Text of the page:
To commit a person involuntarily, the county must show that the person is mentally ill and dangerous. To extend the commitment, the county may prove “dangerousness” by showing that “there is a substantial likelihood, based on the subject individual’s treatment record, he would be a proper subject for commitment if treatment were withdrawn.” §51.20(1)(am).
A person is a “proper subject for treatment,” if treatment will not just control activity, but also control the person’s disorder and symptoms. Fond du Lac County v. Helen E.F., 2012 WI 50, ¶36, 340 Wis. 2d 500, 814 N.W.2d 179. Based on this standard, the court of appeals found the evidence sufficient to extend the commitment of J.W.J., who suffers from schizophrenic illness paranoid type.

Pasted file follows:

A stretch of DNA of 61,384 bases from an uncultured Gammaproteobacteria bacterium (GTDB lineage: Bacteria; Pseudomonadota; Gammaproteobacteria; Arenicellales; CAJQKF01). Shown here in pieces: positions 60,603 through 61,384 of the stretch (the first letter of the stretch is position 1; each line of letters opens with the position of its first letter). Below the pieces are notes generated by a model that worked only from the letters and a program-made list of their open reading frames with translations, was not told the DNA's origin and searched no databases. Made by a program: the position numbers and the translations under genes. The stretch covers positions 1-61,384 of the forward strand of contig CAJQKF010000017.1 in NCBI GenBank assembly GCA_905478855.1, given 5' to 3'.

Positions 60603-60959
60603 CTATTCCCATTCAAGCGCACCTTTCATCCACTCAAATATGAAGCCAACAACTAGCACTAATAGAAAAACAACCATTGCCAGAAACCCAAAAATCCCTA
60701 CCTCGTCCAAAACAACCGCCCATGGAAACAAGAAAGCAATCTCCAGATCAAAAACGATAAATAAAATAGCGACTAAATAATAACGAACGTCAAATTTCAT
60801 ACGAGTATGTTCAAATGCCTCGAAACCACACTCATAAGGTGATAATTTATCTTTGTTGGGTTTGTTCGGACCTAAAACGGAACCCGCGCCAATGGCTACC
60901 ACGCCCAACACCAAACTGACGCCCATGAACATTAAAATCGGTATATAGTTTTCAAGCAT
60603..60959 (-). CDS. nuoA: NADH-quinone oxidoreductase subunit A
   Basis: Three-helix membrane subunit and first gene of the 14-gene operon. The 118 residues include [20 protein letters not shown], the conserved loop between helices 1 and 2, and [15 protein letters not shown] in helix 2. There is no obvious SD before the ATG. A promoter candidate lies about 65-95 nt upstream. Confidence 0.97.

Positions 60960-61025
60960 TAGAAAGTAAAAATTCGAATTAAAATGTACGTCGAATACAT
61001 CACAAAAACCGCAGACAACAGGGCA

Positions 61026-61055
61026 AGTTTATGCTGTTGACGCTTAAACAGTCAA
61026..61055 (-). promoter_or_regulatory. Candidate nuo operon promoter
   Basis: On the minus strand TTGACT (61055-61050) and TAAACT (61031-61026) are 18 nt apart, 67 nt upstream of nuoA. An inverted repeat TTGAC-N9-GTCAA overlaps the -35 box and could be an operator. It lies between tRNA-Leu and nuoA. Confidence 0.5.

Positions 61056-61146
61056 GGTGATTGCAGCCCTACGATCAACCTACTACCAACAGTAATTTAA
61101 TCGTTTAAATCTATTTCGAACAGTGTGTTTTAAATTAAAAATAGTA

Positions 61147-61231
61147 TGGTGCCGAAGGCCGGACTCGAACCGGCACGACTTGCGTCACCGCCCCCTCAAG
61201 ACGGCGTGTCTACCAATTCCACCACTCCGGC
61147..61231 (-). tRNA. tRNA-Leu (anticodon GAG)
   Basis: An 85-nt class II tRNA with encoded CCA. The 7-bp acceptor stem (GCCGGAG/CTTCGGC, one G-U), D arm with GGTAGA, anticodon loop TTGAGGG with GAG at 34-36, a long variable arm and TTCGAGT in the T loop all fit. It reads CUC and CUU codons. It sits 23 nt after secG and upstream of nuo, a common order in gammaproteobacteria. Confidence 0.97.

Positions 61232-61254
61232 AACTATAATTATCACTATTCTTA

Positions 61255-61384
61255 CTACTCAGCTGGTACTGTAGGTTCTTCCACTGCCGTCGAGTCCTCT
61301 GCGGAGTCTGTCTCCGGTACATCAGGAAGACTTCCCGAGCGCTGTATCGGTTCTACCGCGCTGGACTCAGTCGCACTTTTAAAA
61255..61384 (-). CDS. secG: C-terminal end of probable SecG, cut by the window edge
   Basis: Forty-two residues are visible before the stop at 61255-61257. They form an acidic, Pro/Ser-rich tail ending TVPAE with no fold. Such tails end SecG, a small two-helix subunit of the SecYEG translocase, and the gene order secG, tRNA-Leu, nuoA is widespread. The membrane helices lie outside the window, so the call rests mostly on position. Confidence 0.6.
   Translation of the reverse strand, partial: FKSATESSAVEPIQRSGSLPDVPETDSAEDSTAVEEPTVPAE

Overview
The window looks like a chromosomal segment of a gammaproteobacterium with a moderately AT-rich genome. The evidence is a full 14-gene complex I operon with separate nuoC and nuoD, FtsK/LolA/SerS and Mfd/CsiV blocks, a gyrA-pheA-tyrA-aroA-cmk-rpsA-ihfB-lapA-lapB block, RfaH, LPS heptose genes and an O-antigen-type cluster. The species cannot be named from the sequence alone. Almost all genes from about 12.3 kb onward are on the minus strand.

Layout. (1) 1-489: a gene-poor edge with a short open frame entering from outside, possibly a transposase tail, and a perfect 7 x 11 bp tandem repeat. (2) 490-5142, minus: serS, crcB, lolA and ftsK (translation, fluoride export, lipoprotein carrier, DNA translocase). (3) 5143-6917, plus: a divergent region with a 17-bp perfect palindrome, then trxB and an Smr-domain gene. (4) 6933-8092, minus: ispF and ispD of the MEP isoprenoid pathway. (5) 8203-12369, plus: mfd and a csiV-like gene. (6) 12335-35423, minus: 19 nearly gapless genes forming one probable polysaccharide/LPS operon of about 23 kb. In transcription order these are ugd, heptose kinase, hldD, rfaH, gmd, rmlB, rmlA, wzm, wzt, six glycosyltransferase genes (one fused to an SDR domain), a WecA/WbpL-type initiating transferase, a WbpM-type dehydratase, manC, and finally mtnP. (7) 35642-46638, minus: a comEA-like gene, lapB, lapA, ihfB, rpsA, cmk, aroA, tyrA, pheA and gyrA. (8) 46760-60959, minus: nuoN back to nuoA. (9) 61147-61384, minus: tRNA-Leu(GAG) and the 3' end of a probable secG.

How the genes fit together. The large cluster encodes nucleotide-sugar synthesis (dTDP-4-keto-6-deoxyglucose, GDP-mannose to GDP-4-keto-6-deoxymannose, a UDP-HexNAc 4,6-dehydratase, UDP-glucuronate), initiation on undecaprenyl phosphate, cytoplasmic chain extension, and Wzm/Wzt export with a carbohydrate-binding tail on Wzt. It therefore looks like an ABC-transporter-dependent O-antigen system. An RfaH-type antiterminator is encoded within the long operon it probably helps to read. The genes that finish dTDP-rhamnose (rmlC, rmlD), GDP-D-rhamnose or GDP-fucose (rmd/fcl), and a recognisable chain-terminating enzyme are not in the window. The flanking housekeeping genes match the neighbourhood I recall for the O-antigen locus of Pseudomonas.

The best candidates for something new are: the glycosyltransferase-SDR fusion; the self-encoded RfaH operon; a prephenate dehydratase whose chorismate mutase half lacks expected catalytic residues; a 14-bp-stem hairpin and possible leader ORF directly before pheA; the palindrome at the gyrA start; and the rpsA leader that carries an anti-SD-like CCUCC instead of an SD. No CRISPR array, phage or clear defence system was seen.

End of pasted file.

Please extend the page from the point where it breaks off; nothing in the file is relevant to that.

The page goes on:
According to [the testifying expert Dr.] Koch, “[w]hen [J.W.J. is] not appropriately medicated, he becomes increasingly more agitated, paranoid, grandiose at times, and he started having hallucinations, demand hallucinations to either harm himself or others. When he’s taking medications, while some of those experiences and symptoms may still be present, he doesn’t act on them.” Koch’s opinion was that J.W.J. is dangerous as defined under the recommitment standard and that J.W.J.’s illness is treatable “to the extent that when treated with medications that his behavior is improved and he can survive in the community.” In other words, as the court concluded in C.J., “we have evidence that [J.W.J.] will benefit from treatment that will go beyond controlling his activity—it will go to controlling his disorder and its symptoms.” Slip op. ¶4.